Wind Cave Birds

a gray bird with a bright yellow throat and white belly singing on a tree branch
Yellow-breasted chats are vocal visitors to the park each summer and can be heard singing at night.

NPS Photo

Due to the blend of prairie and forest ecosystems, Wind Cave is home to many different species of birds. Over 100 species make the park their permanent home, with many more passing through the area during spring and fall migration. This makes the park a bird watching hotspot.

A printable bird list is available at the bottom of the page.
a brown bird with black spots, a black chest patch, and a black stripe next to its bill
Northern flickers in Wind Cave have head markings of eastern birds but the wing and tail coloring of western birds.

NPS Photo / N. Lewis

East Meets West

The Black Hills are centrally located in the United States, so this means that birds typically seen on either the east or west sides of the country can also be found here. If you are from the west coast, the eastern bluebird or red-headed woodpecker might be an unusual sight. However, if you are visiting from the east coast, the black-billed magpie or golden eagle might stand out.

This meeting of east and west is well represented by the northern flicker, a woodpecker found across much of the US and Canada. These colorful birds look different on different sides of the US. On the west side of the country, males have a red “mustache stripe” and red wing and tail feathers. On the east side of the country, males have a black mustache stripe and yellow wing and tail feathers. At Wind Cave, male northern flickers usually have the black mustache stripe of an eastern bird but the orange or red feathers of a western bird.
a brown and white scaled chicken like bird with yellow eyebrows and a purple neck patch in the prairie
The cryptic plumage of the sharp-tailed grouse allows them to blend in with their surroundings.

NPS Photo

From the Prairie...

Much of the park’s 33,000 acres are made up of prairie. The rolling grasslands of Wind Cave are a mix of both eastern tallgrass and western shortgrass prairie. Upon closer inspection, many birds make a living among the waving grasses. Western meadowlarks are a common sight and sound in the summer as they sing from tall perches. Both eastern and mountain bluebirds are often seen catching insects near fence lines. Ground birds like wild turkeys or the elusive sharp-tailed grouse may be seen wandering through the grass in flocks.

Colonies of prairie dogs provide food and habitat for many of the park’s birds. Prairie dogs are one of the favorite foods of several birds of prey including golden eagles and red-tailed hawks. Scavengers like turkey vultures and magpies often visit prairie dog towns to feed on dead prairie dogs. Burrowing owls return to the park each year and use prairie dog burrows to raise their chicks. These tiny owls blend in well with their four-legged neighbors.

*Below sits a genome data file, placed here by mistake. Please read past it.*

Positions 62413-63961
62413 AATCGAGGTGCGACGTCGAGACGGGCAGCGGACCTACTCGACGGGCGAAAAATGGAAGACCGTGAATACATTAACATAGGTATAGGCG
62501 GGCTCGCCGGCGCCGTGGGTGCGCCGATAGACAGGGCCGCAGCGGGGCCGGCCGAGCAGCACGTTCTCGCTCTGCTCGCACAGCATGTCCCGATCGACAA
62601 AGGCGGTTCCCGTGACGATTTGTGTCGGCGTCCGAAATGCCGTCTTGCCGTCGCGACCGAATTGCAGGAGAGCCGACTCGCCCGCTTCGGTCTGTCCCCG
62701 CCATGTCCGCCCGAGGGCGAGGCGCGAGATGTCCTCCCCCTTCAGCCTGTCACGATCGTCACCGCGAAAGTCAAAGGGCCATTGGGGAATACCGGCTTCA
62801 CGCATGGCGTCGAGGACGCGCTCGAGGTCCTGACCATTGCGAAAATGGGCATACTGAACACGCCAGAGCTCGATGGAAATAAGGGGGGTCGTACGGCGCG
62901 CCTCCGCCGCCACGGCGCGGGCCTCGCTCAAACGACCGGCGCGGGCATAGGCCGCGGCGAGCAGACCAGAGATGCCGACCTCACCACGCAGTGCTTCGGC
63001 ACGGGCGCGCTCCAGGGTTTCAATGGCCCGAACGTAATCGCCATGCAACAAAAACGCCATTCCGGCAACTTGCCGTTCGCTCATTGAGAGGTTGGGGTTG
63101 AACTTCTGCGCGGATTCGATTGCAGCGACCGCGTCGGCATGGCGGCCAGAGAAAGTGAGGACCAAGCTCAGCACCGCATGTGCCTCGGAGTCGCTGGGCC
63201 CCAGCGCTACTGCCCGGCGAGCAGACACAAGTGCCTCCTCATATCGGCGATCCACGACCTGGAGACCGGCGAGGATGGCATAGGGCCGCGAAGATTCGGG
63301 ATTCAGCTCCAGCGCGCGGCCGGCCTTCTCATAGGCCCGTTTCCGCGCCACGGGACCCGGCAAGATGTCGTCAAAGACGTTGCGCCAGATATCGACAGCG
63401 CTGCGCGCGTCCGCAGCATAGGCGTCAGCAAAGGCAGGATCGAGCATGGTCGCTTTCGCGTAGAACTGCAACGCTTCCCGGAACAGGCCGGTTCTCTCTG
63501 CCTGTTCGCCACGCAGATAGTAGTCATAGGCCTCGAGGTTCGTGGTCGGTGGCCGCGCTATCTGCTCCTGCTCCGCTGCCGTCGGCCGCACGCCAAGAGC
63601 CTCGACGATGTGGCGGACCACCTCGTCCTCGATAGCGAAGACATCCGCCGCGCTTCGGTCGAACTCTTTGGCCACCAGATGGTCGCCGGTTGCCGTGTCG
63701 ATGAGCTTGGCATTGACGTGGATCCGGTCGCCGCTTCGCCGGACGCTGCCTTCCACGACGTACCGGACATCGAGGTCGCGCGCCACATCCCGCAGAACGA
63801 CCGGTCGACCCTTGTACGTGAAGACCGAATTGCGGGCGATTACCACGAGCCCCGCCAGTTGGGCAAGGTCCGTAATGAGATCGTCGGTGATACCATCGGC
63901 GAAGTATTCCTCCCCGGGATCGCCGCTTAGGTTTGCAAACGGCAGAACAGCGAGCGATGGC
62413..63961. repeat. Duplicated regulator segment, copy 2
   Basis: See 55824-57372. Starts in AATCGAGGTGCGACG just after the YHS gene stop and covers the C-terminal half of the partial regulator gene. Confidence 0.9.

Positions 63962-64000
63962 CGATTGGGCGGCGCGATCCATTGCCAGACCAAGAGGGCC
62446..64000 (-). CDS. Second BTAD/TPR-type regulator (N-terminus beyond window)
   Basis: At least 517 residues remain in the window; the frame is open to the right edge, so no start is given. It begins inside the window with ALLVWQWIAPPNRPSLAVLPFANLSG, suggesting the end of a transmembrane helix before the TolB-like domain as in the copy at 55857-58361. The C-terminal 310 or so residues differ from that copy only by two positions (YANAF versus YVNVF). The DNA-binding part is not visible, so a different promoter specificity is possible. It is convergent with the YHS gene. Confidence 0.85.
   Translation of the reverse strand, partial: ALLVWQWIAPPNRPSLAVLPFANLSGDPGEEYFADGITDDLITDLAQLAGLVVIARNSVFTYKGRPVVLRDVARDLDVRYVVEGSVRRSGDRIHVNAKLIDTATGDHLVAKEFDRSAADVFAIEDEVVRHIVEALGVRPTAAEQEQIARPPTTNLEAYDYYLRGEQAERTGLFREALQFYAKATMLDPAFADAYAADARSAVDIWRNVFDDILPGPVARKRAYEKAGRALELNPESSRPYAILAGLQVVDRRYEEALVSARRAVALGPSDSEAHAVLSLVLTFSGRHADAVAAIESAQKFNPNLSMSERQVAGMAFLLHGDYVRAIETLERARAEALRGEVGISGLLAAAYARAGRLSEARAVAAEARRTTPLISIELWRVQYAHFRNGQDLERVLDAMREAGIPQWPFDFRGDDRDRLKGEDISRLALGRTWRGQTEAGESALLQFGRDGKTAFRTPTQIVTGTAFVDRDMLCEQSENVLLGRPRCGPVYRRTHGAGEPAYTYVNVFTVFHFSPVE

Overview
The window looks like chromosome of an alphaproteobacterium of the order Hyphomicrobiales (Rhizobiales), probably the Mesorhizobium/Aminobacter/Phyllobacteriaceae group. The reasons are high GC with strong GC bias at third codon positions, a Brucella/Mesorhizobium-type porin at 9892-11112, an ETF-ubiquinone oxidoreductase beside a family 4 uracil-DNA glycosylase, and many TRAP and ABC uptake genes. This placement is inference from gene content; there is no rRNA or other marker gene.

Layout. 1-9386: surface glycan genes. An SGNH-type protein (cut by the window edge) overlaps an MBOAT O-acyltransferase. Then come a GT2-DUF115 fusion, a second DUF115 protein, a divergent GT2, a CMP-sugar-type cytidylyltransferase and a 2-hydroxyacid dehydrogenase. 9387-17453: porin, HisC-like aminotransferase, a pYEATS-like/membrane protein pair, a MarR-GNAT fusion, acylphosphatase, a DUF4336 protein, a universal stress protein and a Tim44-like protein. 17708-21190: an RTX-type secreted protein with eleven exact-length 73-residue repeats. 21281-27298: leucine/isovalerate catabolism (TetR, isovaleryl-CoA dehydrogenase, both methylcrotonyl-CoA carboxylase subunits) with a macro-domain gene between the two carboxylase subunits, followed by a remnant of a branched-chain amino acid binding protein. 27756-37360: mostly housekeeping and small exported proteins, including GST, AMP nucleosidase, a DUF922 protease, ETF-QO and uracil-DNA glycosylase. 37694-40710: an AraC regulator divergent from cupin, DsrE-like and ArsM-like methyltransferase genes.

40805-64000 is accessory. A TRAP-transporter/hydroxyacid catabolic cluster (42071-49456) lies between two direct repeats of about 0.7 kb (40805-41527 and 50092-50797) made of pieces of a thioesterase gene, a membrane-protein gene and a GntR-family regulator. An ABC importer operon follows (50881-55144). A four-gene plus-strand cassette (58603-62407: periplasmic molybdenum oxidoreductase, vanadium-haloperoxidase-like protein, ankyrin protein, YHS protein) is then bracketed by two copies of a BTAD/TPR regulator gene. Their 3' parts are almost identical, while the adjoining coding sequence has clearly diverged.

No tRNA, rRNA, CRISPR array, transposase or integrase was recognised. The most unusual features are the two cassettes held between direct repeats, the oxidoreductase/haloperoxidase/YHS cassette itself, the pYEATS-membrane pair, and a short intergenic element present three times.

a gray striped owl with yellow eyes and black ear tufts in a pine tree
Great horned owls vary in color from gray to brown and cinnamon.

NPS Photo / Neal Herbert

To the Forest...

The ponderosa pine forests that define the Black Hills provide habitat for birds that would not normally be found in the prairie. Owls like the great horned owl, long-eared owl, and northern saw-whet owl make their nests in trees and hunt for prey at night. Sometimes called “flying flames,” brightly colored western tanagers stay for the summer and feed on insects and fruit. Cedar waxwings are a common sight throughout the year.

The forest is also a haven for woodpeckers like the red-headed woodpecker and hairy woodpecker. If you are lucky, you may catch a glimpse of the black-backed woodpecker. Most of these birds are found in Canada but a small isolated population exists in the Black Hills.
a small brown bird with a thin bill, light undersides, and striping
House wrens are tiny summer visitors.

NPS Photo / Larry Putnam

...And Everywhere in Between

The areas around the Elk Mountain Campground and visitor center have more shrubs and underbrush than most other areas of the park. This attracts songbirds in large numbers. Many species of warbler including the common yellowthroat, yellow warbler, and the very vocal yellow-breasted chat are seen each year. Wrens and colorful orioles often make an appearance near the visitor center as well.

Wind Cave lacks large bodies of water, so water birds are fairly uncommon. However, during wet years, a seasonal pond near the intersection of Highway 385 and the southern end of the visitor center road may be sustained for days, weeks, or even months. When present, this pond becomes a welcome rest stop for waterfowl and migrating birds like ducks and geese.

By preserving and managing habitats within the park, Wind Cave National Park works to maintain this highly diverse bird community.

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Wind Cave National Park

Last updated: November 17, 2023